| Colombia | Sep 08, 2016
The Agriculture Minister has announced a new plan to develop the agricultural sector and reduce the quantity of imported foods into the country.
Colombia presents massive potential to develop a strong agriculture sector thanks to its ideal climate conditions, vast cultivation area, and variety of products. In order to tap the country’s full agriculture potential, the Ministry of Agriculture released the new Colombia Siembra (Colombia Sows) plan, a program that aims to boost production output and increase in over a million hectares the nation’s arable land. Hence, the country will be able to satisfy its own consumer demand and reduce the number of imports. The government, pledging an estimated a public investment of $1.6 billion between 2016 and 2018, aims to increase growth in the agricultural sector by over 4 % per year.
Colombia’s Ministry of Agriculture wants to use this plan to take advantage of the likelihood of a peace agreement with the FARC guerrilla group in 2016 that will showcase the country’s primary sector as an attractive opportunity for FDI.
In a press conference held in late 2015, Minister of Agriculture and Rural Development Aurelio Iragorri Valencia presented the main ideas of Colombia Siembra. “We have to cultivate what belongs, where it belongs,” said Iragorri. To this end, it will be necessary to set up an educational program for farmers to teach and make them understand what better suits their land. There are many things that farmers have to take into account, such as the quality of the land, the weather and environmental conditions, and the real possibilities to harvest. Consequently, the program includes an agriculture map of the country that explains what land meets the characteristics of different crops and types of plantations.
To achieve the expectations, the Ministry of Agriculture will hire 200,000 experts for technical assistance who will supervise the program. “Agronomists will provide the farmers with their knowledge and they will be the ones who will tell us what crop to seed,” Iragorri remarked. The ministry assured an investment of millions in technical assistance that it will be used to provide solutions to 282 municipalities in 15 Colombian departments.
Within the promising plan lies another concern: the quality of crops. The ministry has taken this critical issue into consideration and has launched the Plan Semilla (Seed Plan), another program that aims to provide the best quality seeds to farmers requiring special attention all the way to the smallest ones. Professionals from large agriculture businesses have been working side by side with the government to develop and improve those crops. Over a period of about two years, the experts have tested 22 species and more than 120 varieties, rescuing, cleaning, and standardizing multiplication systems of the most valuable and useful seeds for farmers.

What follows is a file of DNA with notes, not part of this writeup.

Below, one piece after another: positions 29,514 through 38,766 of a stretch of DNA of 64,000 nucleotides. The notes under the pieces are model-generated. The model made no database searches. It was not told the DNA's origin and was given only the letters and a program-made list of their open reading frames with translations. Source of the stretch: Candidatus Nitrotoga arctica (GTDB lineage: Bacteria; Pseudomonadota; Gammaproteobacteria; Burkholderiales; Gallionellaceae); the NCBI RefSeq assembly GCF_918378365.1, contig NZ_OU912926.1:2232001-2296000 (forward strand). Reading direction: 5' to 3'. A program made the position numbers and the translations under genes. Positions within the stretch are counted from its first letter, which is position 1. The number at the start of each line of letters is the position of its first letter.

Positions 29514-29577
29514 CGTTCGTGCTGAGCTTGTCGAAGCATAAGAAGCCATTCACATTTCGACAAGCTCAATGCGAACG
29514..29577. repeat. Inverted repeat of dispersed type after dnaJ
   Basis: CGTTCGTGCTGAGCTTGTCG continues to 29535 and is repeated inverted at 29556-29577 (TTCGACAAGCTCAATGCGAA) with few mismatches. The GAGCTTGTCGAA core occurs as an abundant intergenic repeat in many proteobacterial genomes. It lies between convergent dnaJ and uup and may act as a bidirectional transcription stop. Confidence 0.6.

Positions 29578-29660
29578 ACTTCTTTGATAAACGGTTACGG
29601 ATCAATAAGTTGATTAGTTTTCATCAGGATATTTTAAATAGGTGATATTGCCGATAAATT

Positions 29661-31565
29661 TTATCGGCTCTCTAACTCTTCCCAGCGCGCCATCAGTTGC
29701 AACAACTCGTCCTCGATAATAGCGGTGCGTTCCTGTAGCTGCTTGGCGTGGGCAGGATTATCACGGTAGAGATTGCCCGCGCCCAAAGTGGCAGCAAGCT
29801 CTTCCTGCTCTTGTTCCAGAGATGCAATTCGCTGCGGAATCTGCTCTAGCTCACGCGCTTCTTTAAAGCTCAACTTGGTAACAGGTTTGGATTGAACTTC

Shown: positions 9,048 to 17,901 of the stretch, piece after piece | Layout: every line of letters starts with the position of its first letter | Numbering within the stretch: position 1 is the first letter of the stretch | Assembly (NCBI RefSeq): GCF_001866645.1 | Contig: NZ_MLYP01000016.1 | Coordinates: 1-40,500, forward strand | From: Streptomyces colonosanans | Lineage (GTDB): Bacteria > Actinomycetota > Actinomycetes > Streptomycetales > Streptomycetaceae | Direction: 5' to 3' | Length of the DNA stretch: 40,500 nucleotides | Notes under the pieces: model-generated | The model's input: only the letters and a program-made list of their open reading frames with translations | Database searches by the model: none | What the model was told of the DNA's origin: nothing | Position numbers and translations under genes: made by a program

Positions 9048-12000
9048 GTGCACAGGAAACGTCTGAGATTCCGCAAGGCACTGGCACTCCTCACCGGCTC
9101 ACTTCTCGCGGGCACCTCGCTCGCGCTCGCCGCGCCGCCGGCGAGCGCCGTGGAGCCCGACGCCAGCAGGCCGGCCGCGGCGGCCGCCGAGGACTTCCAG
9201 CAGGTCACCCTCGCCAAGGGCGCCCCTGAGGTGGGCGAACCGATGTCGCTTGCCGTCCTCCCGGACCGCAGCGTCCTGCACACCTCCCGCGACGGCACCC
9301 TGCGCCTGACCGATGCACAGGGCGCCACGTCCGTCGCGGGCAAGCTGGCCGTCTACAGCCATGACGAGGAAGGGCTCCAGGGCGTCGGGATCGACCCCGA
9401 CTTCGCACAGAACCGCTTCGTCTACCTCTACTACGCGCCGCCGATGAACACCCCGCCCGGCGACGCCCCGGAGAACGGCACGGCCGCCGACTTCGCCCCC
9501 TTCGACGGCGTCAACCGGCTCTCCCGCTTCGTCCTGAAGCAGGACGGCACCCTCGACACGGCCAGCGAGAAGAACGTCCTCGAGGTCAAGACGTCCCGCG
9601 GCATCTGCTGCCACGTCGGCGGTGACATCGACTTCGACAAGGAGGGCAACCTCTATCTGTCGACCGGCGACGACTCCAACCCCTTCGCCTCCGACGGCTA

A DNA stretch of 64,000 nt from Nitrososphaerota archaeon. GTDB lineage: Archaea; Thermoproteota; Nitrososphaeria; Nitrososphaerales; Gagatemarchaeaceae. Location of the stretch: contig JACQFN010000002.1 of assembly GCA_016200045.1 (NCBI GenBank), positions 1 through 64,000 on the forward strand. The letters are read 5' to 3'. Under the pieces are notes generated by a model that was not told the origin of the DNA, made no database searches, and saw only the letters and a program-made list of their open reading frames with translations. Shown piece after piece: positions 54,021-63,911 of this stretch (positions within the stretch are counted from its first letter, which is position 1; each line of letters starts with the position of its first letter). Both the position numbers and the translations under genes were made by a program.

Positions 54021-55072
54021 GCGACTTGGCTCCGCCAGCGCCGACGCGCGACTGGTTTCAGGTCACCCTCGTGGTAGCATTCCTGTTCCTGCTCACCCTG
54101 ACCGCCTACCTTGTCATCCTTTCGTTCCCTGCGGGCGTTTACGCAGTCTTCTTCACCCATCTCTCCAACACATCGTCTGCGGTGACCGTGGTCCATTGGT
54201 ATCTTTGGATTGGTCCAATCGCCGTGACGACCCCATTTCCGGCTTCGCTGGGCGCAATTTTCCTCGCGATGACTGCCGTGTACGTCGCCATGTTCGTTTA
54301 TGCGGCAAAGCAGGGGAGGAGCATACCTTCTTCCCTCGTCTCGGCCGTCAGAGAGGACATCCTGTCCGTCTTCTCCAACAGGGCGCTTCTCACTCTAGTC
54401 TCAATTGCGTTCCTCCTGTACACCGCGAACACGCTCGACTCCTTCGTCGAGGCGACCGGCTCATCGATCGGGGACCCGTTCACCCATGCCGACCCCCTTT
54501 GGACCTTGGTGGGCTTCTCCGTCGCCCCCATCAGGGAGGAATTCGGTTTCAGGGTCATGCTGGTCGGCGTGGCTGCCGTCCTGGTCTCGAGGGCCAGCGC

According to the data provided by the Censo Nacional Agropecuario, Iragorri concluded that the amount of cultivated hectares will jump from 7.1 million, recorded in 2014, to 8.1 million in the coming years. This plan also targets the generation of new jobs in rural areas and reducing the current 10 million tons of food imports by 50%, prioritizing the plantation of corn, soy, fruit, and vegetables in Colombian soil.
The Ministry of Agriculture focused on the figures provided by the National Administrative Department of Statistics (DANE), which revealed that Colombia has 114 million hectares of arable land, of which half are poorly situated due to unsuitable climate conditions, or because the particular crop cultivated is ill-suited for the location’s climate.
Colombia Siembra is considered to be one of the most ambitious plans in recent years for Colombian farmlands. The plan’s success depends on the government’s ability to reach the objective of becoming a self-sufficient country in terms of food production and, thus, increase the sector’s growth from 2.3% in 2014 to 6.2% in 2018 and generate 264,000 new jobs in agriculture.